You Already Do Everything on Your Phone—Now You Can Even Treat Postpartum Depression

Curated via Twitter from Glamour’s twitter account….

That fear of being judged often keeps women silent. “One of the reasons we think that there's undertreatment [of perinatal mood and anxiety disorders] relates to stigma and shame,” says Simone Vigod, M. D. , a psychiatrist at Women’s College Hospital in Toronto and a clinical researcher in pregnancy and postpartum mental health at the Women’s College Research Institute. “Women may not be feeling comfortable accessing care and may not even know that they have something going on with them that could even benefit from treatment. A major issue?

But for Valerie it was exactly what she needed. “I was able to take care of my child with the possibility of physical and emotional comfort in a time in which everything was hard," she says. "By being able to manage my postpartum anxiety, telemedicine made it possible for me to enjoy the part of the whole experience that was meant to be enjoyed: my daughter.

Telemedicine is particularly crucial for women in rural areas, where patients tend to seek out care only in emergencies, says Curtis Lowery, M. D. , director of the UAMS Institute for Digital Health & Innovation in Arkansas, and founder of ANGELS, a Medicaid-funded tele-health program for high-risk pregnancy patients that serves rural populations. “We have connectivity all over the state of Arkansas,” he says, “so that psychiatrists can do online clinics and start medication. ” Patients can also use the telemedicine service to connect with lactation consultants who are not readily available across Arkansas.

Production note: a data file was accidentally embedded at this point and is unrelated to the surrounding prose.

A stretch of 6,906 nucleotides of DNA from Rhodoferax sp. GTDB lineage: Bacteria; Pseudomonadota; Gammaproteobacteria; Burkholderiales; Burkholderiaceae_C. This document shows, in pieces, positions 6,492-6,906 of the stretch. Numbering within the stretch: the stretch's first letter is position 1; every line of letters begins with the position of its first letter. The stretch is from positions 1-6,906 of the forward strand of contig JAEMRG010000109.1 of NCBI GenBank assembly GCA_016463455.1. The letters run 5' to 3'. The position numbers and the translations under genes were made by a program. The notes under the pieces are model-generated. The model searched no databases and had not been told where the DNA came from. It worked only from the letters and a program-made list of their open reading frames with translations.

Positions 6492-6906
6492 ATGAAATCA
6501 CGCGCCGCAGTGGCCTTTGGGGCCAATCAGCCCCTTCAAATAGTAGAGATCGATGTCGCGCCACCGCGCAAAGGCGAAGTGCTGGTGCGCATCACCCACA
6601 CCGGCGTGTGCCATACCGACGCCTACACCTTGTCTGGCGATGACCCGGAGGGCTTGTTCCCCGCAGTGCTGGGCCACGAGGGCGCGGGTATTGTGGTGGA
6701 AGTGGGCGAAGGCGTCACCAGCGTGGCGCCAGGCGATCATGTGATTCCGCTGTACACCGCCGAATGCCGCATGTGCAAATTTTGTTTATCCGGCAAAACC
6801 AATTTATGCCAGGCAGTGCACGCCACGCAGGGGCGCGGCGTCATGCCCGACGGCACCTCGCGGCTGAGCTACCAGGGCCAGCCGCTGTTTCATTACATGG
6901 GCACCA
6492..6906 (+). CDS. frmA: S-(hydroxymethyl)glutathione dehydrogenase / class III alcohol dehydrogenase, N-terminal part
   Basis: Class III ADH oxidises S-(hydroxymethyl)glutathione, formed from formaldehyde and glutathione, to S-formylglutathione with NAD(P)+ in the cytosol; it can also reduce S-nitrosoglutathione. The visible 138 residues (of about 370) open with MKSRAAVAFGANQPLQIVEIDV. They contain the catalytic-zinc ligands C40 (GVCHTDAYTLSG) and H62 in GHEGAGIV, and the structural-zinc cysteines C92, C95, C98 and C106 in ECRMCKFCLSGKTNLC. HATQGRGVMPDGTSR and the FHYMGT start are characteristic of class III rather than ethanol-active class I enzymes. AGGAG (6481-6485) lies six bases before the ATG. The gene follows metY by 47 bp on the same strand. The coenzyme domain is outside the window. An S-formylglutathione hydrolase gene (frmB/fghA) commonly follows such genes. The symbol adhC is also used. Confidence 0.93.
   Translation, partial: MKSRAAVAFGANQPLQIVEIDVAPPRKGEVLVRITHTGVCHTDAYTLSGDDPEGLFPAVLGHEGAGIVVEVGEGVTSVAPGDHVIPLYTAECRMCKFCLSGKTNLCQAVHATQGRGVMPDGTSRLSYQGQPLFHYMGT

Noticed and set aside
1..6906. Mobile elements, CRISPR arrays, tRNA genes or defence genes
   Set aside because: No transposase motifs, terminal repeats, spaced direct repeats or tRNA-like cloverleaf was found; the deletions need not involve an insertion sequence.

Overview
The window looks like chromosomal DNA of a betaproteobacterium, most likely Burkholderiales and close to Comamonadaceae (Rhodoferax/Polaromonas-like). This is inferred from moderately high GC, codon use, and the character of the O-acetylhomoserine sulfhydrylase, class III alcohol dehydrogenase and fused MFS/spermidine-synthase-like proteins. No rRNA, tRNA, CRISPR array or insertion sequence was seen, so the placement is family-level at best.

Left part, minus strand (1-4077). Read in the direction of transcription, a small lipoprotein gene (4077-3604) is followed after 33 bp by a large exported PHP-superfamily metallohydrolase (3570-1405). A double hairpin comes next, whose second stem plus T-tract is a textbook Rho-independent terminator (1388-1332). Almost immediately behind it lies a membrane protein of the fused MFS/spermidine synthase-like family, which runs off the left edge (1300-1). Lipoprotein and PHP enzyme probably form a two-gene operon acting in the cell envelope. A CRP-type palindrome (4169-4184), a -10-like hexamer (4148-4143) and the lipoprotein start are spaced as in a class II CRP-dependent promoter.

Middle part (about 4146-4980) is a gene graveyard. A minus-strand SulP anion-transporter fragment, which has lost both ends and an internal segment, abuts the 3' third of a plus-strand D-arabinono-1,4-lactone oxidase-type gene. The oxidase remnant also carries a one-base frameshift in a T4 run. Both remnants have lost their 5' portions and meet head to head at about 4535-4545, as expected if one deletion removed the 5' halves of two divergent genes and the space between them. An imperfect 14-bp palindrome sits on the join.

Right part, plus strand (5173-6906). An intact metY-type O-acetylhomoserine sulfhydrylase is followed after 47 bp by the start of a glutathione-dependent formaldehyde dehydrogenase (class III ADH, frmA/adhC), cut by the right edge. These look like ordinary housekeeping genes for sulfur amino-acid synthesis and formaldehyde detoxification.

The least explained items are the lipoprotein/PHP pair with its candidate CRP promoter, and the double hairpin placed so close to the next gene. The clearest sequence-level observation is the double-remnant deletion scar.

Once a week, for 55 minutes, over the course of six months, Valerie and her therapist worked through the guilt and trauma she felt after her challenging birth (and a miscarriage she’d experienced prior). “Being able to have this [type of medicine] allows a mother to talk to her health care provider about anything that's going on without even having to get out of her pajamas, let alone packing up a newborn baby,” says Mariea Snell, assistant director of the Online Doctor of Nursing Practice program at Maryville University and a tele-health clinician. “They're going to be more likely to receive care because they're going to be more likely to engage in it.

Having early and convenient access to treatment was life-changing for Valerie. "[My therapist] assured me that this was actually something very common that happened to women who were suffering from postpartum depression,” she says. “Just knowing that made me feel, like, just 10 times stronger and more secure.

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